Educate yourself on the dangers of waterspouts
Waterspouts fall into two categories: tornadic waterspouts and fair weather waterspouts.
Tornadic waterspouts, tornadoes that form over water or move from land to water, have the same characteristics as land tornadoes. Associated with severe thunderstorms, they are often accompanied by high winds and seas, large hail, and frequent lightning.
Fair weather waterspouts usually form along the dark flat base of a line of developing cumulus clouds and are generally not associated with thunderstorms. While tornadic waterspouts develop downward in a thunderstorm, a fair weather waterspout develops on the surface of the water and works its way upward. By the time the funnel becomes visible, a fair weather waterspout is near maturity. Fair weather waterspouts form in light wind conditions and normally move little.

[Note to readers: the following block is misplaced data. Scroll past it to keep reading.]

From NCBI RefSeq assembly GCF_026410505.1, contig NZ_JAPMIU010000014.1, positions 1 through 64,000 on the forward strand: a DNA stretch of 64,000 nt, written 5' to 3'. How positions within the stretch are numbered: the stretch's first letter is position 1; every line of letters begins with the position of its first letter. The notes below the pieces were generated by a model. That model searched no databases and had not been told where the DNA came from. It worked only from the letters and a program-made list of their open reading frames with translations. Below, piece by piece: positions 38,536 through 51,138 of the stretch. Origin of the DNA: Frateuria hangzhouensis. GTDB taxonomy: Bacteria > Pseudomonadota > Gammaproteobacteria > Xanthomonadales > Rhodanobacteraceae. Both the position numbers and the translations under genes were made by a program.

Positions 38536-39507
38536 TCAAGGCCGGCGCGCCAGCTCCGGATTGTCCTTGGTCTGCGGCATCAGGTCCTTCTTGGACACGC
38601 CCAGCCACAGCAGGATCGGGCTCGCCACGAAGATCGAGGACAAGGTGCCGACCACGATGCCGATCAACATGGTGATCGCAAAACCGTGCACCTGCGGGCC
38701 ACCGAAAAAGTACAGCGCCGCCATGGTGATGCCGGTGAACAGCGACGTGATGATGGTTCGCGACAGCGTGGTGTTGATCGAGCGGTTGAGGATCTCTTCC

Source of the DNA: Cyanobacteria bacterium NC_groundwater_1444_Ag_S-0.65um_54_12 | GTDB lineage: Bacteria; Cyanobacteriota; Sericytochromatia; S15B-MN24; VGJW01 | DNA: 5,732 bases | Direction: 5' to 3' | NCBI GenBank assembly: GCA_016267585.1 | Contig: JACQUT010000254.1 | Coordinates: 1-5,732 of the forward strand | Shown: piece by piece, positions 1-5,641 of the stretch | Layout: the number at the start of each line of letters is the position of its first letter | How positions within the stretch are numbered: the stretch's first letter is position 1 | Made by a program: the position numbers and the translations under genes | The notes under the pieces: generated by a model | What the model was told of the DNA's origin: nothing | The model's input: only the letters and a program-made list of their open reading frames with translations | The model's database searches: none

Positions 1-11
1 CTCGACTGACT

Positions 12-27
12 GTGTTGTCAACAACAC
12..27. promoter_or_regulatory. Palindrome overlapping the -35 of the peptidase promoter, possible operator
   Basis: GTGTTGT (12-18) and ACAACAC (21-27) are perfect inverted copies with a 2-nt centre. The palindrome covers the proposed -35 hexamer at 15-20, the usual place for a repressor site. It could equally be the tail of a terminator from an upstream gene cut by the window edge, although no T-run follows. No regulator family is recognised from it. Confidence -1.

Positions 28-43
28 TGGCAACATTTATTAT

If a waterspout moves onshore, the National Weather Service issues a tornado warning, as some waterspouts can cause significant damage and injuries. Typically, fair weather waterspouts dissipate rapidly when making landfall and rarely penetrate far inland.
The best way to avoid a waterspout is to move at a 90-degree angle to its apparent movement. Never move closer to investigate a waterspout. Some can be just as dangerous as tornadoes.